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Olivas v. Whitford

United States District Court, S.D. California

December 11, 2014

OSCAR OLIVAS, Petitioner,
v.
BILLY WHITFORD, Port Director of Calexico West Port of Entry, Customs and Border Patrol, PETE FLORES, Director of Field Operations, San Diego Field Office, Customs and Border Protection, R. GIL KERLIKOWSKE, Commissioner of Customs and Border Protection, JEH JOHNSON, Secretary of Homeland Security, AND JOHN KERRY, Secretary of State Respondents.

ORDER GRANTING RESPONDENTS' MOTION FOR PROTECTIVE ORDER AND DENYING PETITIONER'S MOTION TO COMPEL [ECF NOS. 57 & 58]

BARBARA L. MAJOR, Magistrate Judge.

Currently before the Court is Petitioner's November 14, 2014 Motion to Compel [ECF No.58-1 ("MTC")], Respondent's November 21, 2014 opposition to the motion [ECF No. 60 ("MTC Oppo.")], and Petitioner's November 25, 2014 reply [ECF No. 61 ("MTC Reply")].

Also before the Court is Respondents' November 14, 2014 Motion for Protective Order [ECF No. 57 ("PO Mot.")], Petitioner's November 21, 2014 opposition to the motion [ECF No. 59 ("PO Oppo.")], and Respondents' November 25, 2014 reply [ECF No. 62 ("PO Reply")].

For the reasons set forth below, Petitioner's Motion to Compel is DENIED and Respondents' Motion for Protective Order is GRANTED.

BACKGROUND

The above-entitled matter was initiated on June 12, 2014 when Petitioner filed a petition for writ of habeas corpus and complaint for declaratory and injunctive relief. ECF No. 1 ("Pet."). In his petition, Petitioner alleges that he is a natural born United States citizen who was unlawfully exiled to Mexico approximately three years ago. Id. at 1-2. Petitioner is seeking judicial relief to ensure his return to the United States. Id. at 4. On June 12, 2014, Petitioner filed an "Application for Issuance of Order to Show Cause Pursuant to 28 U.S.C. § 2243." ECF No. 3. On June 16, 2014, United States District Judge William Q. Hayes issued an order requiring Respondents to show cause why Petitioner's petition should not be granted. ECF No. 5. On July 8, 2014, Respondents filed a "Return to Petition for Writ of Habeas Corpus" arguing that (1) this Court lacks habeas jurisdiction as Petitioner is not in custody, cannot name a proper Respondent, and has failed to state a constitutional violation, (2) Petitioner should have invoked 8 U.S.C. § 1503 for consideration of his claim of citizenship, (3) the declaratory relief Petitioner seeks is not available here, and (4) the Court does not have jurisdiction "to enjoin denial of admission or detention." ECF No. 12. Petitioner filed a traverse on July 22, 2014 [ECF No. 15], Respondents filed a sur-reply on August 5, 2014 [ECF No. 16], and Petitioner filed a reply to the sur-reply on August 12, 2014. ECF No. 21.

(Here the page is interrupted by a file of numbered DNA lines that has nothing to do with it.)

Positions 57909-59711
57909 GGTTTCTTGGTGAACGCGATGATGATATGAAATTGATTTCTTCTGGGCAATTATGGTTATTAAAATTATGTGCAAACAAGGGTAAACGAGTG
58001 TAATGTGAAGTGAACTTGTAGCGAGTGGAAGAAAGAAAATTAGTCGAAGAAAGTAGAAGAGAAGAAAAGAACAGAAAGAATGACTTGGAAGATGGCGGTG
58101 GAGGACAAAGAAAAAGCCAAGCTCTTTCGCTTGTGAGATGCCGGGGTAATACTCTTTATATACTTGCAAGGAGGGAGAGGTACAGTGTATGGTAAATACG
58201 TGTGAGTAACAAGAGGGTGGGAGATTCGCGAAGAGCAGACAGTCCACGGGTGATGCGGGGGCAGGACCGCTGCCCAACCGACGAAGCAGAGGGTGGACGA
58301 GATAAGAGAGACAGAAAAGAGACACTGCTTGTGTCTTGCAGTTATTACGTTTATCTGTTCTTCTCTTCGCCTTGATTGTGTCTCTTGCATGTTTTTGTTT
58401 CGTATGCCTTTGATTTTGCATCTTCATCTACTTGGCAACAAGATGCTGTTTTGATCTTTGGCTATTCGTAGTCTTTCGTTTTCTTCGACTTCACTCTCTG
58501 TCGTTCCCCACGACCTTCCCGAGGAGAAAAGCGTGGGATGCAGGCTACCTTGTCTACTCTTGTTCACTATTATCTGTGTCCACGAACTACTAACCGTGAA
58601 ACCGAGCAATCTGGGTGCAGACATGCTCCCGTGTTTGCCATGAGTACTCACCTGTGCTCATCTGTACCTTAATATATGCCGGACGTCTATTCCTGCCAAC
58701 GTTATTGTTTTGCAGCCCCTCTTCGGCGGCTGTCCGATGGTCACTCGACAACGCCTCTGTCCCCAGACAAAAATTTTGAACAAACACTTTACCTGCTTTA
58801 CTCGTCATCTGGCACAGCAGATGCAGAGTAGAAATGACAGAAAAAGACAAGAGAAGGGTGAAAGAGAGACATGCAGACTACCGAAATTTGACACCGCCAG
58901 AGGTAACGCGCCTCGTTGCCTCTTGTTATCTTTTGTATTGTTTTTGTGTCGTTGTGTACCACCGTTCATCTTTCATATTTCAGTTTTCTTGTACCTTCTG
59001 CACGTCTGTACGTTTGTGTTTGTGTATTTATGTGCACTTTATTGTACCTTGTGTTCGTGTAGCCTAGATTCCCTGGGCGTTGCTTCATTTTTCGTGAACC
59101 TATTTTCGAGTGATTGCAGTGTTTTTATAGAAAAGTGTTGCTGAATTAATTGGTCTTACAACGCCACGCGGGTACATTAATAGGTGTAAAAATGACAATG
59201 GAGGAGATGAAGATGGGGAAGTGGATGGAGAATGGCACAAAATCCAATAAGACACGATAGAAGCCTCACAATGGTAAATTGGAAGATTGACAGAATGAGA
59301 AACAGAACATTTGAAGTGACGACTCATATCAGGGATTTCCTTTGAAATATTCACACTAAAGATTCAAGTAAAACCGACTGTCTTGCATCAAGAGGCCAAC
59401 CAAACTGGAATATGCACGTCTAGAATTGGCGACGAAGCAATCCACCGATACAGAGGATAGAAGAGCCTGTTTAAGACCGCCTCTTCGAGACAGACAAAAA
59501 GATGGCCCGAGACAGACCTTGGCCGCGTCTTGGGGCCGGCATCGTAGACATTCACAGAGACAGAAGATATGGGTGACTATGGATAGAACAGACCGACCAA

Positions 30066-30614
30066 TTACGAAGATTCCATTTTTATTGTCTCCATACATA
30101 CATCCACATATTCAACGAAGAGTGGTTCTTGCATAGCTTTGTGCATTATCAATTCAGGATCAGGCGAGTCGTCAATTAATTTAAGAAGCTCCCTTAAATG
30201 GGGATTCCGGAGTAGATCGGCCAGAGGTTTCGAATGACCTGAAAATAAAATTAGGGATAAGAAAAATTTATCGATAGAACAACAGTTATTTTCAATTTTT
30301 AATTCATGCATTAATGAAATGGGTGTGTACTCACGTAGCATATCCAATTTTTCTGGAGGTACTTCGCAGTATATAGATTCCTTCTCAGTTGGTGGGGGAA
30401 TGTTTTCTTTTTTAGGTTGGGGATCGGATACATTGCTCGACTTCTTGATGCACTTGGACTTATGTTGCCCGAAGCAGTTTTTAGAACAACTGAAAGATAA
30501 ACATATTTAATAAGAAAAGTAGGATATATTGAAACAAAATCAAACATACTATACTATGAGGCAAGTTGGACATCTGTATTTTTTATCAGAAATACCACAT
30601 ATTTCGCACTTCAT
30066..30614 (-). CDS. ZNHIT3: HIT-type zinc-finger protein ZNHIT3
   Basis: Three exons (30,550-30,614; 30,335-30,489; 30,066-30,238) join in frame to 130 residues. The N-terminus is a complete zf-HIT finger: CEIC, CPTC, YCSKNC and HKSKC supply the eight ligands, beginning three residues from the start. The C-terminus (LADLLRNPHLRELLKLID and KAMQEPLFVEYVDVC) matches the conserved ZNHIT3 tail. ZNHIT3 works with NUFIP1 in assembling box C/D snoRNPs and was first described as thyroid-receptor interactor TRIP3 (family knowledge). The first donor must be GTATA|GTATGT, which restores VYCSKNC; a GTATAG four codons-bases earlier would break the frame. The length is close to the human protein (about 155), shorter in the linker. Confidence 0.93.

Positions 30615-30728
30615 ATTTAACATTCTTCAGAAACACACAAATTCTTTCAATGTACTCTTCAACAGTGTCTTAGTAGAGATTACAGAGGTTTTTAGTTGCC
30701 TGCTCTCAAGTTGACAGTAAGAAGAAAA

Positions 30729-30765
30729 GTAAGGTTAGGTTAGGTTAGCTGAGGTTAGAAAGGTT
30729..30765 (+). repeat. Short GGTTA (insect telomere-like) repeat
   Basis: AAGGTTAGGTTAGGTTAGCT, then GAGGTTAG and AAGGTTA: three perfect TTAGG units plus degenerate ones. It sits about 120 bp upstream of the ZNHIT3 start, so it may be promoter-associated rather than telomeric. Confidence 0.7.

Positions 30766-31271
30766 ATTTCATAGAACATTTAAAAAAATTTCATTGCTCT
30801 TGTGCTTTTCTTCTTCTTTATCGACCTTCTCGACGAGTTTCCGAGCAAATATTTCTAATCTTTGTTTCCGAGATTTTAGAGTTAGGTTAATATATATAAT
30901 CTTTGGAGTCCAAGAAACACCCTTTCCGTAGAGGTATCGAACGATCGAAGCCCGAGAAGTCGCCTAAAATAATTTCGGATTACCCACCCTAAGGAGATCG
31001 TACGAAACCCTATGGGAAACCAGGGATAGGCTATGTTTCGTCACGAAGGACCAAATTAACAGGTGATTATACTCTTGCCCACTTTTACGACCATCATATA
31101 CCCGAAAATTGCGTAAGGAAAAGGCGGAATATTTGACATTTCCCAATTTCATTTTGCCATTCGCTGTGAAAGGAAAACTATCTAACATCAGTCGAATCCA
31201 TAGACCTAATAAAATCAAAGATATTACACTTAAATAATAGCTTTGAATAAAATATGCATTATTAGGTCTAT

On August 12, 2014, Respondents filed a "motion to dismiss complaint and drop parties." ECF No. 22. Respondents argue that the "complaint should be dismissed for lack of subject matter jurisdiction because P[etitioner] has not stated a waiver of sovereign immunity" and that if the complaint is dismissed, the Secretary of State, Director of Homeland Security, and the Commissioner of U.S. Customs and Border Protection should be dropped as parties to the case as they would not be properly named habeas respondents. Id. at 1-2. Petitioner opposed the motion on September 12, 2014 [ECF No. 31], Respondents replied on September 19, 2014 [ECF No. 33], Petitioner filed a sur-reply on September 25, 2014 [ECF No. 36], and Respondents filed a reply to the sur-reply on October 23, 2014 [ECF No. 41].

The Court held a telephonic Case Management Conference ("CMC") on August 21, 2014 and granted Respondents permission to file a supplemental answer to the petition for writ of habeas corpus. ECF No. 27. On August 29, 2014, Respondents filed their supplemental response to the petition and the Court issued a Case Management Order Regulating Discovery. ECF Nos. 29 and 30.